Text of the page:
Making research guides more useful and more well used by Michal Strutin

Strutin, M. (2008). Making research guides more useful and more well used. [Online Journal]. Issues in Science and Technology Librarianship(55).

I’m reproducing the author supplied abstract to facilitate the discussion.

    In summer 2008, a small group of Santa Clara University librarians were charged with exploring ways of making online library research guides more user friendly and interactive. In order to know how to enhance our guides, we first asked the question, “What makes a research guide useful?” What follows is a detailed process of discovery. The process started with literature on guides, which suggests that research guides, particularly general subject guides, are not well used. Examining statistics for science guides supports the contention that course-specific guides are the most well used. Interviews with students told what they look for in guides. Finally, research on platforms revealed choices for nimble creation of research guides.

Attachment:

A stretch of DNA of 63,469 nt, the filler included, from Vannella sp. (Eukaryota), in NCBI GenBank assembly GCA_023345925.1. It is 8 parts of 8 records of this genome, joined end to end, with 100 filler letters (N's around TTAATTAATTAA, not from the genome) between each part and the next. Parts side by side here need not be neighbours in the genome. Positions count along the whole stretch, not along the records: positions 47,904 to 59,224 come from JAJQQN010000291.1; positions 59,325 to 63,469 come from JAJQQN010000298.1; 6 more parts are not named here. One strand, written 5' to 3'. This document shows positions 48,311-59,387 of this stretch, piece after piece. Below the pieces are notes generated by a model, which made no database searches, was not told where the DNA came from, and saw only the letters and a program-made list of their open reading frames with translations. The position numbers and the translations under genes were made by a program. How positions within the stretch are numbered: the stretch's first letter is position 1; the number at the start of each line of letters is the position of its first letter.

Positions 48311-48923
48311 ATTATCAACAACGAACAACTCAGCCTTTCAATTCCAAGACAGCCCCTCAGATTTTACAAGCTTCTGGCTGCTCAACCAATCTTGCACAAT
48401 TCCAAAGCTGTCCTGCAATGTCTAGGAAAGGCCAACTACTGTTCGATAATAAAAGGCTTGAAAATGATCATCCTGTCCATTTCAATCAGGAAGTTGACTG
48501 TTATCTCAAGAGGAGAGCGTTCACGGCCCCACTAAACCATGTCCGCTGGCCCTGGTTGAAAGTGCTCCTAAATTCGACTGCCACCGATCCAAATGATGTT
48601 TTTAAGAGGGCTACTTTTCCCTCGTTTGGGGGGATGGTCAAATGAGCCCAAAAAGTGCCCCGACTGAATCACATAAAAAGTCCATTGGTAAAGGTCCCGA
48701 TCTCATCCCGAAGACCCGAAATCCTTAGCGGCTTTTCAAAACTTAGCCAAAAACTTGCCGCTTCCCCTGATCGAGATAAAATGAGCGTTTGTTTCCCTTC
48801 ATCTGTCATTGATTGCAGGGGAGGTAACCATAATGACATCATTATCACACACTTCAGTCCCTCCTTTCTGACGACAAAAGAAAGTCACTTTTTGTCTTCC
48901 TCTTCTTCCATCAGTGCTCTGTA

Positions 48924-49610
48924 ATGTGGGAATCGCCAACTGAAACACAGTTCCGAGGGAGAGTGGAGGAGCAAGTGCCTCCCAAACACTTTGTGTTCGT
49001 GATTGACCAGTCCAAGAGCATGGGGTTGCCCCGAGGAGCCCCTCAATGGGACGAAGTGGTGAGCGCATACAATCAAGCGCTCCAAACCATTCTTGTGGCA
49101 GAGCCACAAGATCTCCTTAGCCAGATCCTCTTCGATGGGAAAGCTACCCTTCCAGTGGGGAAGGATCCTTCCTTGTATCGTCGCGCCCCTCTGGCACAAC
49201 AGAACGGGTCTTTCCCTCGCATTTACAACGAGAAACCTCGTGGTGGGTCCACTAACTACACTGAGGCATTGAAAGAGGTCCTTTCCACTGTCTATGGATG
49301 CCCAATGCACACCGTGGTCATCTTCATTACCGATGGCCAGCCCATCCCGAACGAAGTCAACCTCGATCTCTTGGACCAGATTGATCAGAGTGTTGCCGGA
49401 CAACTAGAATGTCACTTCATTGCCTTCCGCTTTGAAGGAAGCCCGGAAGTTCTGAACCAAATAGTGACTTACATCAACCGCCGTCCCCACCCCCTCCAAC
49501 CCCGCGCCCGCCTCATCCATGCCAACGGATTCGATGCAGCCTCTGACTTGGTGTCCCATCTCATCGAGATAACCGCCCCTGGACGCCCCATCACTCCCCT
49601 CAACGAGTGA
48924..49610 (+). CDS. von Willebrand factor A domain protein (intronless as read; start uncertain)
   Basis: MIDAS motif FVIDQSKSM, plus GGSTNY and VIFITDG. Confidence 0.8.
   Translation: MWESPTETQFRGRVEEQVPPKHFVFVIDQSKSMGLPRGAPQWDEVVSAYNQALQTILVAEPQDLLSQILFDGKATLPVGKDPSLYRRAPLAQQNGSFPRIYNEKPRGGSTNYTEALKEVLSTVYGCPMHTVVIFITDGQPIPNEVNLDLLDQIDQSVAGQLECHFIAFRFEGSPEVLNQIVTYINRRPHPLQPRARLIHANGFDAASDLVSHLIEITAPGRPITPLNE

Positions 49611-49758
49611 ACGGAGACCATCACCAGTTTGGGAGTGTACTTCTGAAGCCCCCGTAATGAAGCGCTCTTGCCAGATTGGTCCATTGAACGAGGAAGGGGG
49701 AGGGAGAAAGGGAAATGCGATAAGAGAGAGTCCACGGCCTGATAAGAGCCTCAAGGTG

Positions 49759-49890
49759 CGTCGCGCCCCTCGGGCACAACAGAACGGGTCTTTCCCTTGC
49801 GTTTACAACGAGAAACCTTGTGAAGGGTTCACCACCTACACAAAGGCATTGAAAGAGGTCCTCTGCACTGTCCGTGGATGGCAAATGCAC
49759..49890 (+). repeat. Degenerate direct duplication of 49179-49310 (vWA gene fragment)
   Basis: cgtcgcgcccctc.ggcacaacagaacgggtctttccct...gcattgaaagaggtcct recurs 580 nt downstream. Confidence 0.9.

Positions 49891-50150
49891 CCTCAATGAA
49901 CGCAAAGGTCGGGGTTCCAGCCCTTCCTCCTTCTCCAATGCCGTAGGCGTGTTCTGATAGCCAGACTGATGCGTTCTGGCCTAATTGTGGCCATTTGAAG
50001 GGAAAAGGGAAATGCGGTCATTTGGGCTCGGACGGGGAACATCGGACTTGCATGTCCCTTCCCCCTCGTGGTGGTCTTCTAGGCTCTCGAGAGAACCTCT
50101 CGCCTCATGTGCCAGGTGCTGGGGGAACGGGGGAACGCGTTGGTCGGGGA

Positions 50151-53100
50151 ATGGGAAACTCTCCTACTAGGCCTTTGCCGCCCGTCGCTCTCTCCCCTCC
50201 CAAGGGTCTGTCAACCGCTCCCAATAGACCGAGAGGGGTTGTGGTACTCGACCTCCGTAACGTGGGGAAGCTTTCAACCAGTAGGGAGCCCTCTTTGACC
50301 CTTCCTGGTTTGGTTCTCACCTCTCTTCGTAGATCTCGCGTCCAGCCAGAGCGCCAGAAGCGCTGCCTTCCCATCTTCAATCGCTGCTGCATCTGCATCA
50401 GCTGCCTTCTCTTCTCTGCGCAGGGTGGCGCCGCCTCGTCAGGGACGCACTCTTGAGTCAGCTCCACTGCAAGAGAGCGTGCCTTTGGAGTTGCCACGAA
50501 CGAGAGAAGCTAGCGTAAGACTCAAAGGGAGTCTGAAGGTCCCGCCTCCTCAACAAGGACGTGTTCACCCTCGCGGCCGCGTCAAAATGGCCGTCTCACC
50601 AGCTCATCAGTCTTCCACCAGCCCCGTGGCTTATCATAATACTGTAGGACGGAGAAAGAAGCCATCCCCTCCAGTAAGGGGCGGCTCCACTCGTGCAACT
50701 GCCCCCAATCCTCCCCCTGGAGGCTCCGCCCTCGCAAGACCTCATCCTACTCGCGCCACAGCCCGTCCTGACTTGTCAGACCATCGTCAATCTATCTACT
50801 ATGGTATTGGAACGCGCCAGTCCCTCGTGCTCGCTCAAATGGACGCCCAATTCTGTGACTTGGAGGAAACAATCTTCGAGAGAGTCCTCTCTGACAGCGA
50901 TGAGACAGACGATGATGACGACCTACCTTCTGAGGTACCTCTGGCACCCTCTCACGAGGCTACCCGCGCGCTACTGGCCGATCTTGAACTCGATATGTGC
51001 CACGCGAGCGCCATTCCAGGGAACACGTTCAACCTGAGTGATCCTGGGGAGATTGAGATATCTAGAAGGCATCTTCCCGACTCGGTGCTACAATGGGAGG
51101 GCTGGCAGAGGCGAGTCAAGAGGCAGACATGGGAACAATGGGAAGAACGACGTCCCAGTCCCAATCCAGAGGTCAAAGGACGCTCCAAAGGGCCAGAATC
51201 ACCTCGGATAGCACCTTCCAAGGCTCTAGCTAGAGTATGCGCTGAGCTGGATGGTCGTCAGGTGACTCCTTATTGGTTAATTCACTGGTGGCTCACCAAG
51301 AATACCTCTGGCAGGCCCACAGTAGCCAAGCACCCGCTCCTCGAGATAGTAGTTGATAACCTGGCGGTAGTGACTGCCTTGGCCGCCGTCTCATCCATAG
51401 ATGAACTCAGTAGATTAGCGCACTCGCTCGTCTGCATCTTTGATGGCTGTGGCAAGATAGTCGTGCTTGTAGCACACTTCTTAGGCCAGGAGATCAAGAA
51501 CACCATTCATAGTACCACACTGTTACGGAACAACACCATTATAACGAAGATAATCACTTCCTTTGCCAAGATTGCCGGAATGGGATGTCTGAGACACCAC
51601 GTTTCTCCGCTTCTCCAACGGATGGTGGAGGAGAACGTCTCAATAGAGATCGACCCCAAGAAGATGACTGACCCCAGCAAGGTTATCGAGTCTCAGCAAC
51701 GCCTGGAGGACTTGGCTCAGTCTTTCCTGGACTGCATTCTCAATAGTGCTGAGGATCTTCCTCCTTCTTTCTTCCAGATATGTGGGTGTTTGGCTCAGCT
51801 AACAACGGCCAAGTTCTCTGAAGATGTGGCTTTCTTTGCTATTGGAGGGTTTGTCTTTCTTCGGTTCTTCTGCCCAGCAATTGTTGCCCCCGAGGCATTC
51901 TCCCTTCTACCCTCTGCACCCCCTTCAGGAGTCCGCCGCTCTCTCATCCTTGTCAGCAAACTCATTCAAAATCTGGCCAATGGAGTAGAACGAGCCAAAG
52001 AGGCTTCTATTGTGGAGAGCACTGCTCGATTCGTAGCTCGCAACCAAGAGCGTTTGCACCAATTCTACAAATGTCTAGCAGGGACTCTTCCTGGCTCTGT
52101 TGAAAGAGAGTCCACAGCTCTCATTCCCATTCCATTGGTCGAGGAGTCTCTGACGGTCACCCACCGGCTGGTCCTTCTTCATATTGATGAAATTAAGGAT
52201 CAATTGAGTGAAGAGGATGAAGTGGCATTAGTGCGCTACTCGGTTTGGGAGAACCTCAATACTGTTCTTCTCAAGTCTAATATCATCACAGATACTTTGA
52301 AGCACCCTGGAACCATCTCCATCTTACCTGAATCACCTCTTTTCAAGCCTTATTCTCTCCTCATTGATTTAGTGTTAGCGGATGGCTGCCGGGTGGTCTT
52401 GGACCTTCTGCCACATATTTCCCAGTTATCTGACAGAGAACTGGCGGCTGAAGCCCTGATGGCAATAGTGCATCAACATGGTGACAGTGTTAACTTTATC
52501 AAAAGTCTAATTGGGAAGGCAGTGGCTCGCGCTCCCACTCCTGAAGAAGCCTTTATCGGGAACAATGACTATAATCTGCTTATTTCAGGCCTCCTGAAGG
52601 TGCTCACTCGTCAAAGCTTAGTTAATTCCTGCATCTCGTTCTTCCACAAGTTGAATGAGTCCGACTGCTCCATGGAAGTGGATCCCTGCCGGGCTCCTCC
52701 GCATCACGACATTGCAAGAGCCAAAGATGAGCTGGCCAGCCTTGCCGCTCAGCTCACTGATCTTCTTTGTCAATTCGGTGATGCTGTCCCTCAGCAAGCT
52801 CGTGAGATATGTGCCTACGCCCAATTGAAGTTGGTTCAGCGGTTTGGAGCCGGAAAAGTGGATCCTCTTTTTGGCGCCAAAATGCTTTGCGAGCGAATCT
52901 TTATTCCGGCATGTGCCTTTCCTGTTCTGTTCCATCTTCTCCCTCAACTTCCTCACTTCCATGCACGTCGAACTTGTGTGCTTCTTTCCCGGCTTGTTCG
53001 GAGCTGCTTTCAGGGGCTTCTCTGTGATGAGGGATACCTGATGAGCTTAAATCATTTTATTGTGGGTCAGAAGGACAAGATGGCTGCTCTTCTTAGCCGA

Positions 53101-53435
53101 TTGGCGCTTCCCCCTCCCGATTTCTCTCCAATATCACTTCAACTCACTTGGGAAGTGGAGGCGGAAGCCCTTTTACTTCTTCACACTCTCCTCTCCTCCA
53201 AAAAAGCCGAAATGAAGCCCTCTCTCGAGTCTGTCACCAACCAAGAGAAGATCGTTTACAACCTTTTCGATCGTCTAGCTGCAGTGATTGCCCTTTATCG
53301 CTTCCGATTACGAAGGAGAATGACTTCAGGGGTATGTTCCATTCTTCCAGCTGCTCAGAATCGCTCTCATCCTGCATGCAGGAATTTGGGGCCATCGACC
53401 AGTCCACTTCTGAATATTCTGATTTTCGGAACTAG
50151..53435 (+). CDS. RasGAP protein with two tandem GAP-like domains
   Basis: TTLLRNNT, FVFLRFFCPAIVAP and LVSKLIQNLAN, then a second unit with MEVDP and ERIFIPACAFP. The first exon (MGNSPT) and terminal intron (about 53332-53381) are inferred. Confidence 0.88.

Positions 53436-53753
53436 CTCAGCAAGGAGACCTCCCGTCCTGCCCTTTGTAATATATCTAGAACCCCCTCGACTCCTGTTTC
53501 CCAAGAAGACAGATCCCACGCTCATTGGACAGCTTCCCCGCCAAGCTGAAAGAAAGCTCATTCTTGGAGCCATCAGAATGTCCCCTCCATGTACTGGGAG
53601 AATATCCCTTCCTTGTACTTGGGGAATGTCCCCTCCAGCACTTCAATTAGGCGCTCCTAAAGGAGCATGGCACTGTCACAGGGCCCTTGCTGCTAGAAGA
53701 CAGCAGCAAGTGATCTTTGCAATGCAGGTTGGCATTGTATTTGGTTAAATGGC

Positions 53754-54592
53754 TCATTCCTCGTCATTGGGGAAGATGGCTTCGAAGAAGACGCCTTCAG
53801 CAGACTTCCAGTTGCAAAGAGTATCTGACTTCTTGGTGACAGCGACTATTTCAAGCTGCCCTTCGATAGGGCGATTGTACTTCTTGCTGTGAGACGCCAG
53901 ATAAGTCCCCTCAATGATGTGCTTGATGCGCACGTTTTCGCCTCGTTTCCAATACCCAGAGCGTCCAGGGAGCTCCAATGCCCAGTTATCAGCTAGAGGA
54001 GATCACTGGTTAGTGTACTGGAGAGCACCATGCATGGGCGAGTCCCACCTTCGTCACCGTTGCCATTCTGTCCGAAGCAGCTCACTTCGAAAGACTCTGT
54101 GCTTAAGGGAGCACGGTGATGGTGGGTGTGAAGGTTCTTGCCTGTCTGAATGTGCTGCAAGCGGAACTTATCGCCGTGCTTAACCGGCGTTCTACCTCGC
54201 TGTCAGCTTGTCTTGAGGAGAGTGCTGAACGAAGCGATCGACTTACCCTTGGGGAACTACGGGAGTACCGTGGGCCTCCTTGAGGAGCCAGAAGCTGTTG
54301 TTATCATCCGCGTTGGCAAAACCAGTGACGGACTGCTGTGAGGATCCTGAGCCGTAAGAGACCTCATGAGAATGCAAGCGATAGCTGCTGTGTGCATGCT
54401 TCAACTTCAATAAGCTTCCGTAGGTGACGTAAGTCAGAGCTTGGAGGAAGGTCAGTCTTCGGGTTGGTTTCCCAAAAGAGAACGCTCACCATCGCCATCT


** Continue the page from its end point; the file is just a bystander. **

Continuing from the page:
This article sets about to explore how they can make their online library research guides more useful and interactive. The information in this article is delivered in a narrative, a chronological account of the librarian/author’s involvement in this university library project.



Through literature reviews, usage statistics analysis and interviews with student employees, the author was able to identify that the most popular research guides are course-specific in an academic setting.

The next 2 factors were a nimble content management system so that content can be produced quickly and homepage publicity to increase awareness of the existence of these guides.

Strutin ends with a list of attributes that should produce well-used guide:

  1. Ease of use
  2. Ease of creation and maintenance
  3. Course-specific
  4. Shown and used in information literacy session (publicity)
  5. Linked at courseware site (publicity)
  6. Recommended by course’s instructor (publicity)
  7. Design and feature consistency with library’s other research guides
  8. Good library home page real estate (publicity)
  9. Interactivity / “human face” via embedded chat

Read the full article here